We business authors have several sources of content. There’s our own experience, of course. We learn a lot from the secondary source research and the surveys and studies we conduct ourselves. But the source with the most potential to make a book great is individual interviews.
I’ve been writing for business for more than forty years now. I’ve done hundreds of interviews and I’ve learned how powerful they can be.
I’m like most business authors. I’m not an investigative reporter or a police interrogator. I’m not trying to catch people in a lie or turn their words back upon them. I interview people because I want them to help me tell a story or explain something so the person who reads my book will benefit. That happens four ways.
Interviews are a direct source of facts and figures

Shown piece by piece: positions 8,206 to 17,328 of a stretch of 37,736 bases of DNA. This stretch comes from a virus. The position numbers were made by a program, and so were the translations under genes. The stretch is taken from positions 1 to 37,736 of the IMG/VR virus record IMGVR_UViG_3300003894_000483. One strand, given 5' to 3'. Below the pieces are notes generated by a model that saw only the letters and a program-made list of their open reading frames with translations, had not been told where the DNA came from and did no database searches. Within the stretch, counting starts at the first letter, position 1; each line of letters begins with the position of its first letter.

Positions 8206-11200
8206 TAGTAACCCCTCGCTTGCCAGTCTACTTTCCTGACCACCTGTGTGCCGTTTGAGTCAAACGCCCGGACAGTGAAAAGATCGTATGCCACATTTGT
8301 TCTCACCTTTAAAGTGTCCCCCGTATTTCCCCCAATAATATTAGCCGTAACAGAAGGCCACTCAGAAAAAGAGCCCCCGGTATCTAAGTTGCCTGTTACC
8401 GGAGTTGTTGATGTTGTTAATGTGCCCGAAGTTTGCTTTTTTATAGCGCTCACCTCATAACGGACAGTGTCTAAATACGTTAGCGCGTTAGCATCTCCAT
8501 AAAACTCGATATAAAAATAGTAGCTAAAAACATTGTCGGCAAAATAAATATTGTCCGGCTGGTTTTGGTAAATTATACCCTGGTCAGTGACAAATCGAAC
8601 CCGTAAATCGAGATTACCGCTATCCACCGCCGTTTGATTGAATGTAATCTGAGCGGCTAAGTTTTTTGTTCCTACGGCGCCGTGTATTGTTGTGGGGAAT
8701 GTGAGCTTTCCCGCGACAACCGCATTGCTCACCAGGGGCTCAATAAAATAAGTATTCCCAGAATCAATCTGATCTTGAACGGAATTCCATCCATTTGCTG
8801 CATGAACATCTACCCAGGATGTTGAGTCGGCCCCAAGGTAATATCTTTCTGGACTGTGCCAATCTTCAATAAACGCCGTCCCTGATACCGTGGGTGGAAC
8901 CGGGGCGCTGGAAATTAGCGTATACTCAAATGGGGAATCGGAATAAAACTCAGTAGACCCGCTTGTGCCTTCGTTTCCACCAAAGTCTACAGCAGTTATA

When you interview experts you learn things that you won’t learn any other way. Experts have up-to-the-second knowledge of what’s happening in their field. They’ve usually got facts and figures and stories at the tip of their tongue.
Interviews are a source of interpretation
Experts know more than the facts. They also know which facts matter most and how they all work together. They can help you explain things in a way that your reader will understand.
Interviews are a source of stories and quotations
Stories are another way that experts know more than the facts. They’ll share stories that make your book come alive. And you’ll usually be able to pull great quotes from your interviews to help make your points.
Interviews can point you to more information
During an interview your subject is likely to mention books, articles, blog posts, web sites and other sources. Get the details so you can follow up.
At the end of every interview, ask your subject who else you can talk with to learn more. They’ll often come up with names you didn’t know before. When you interview those people you’ll get even more to add value to your book.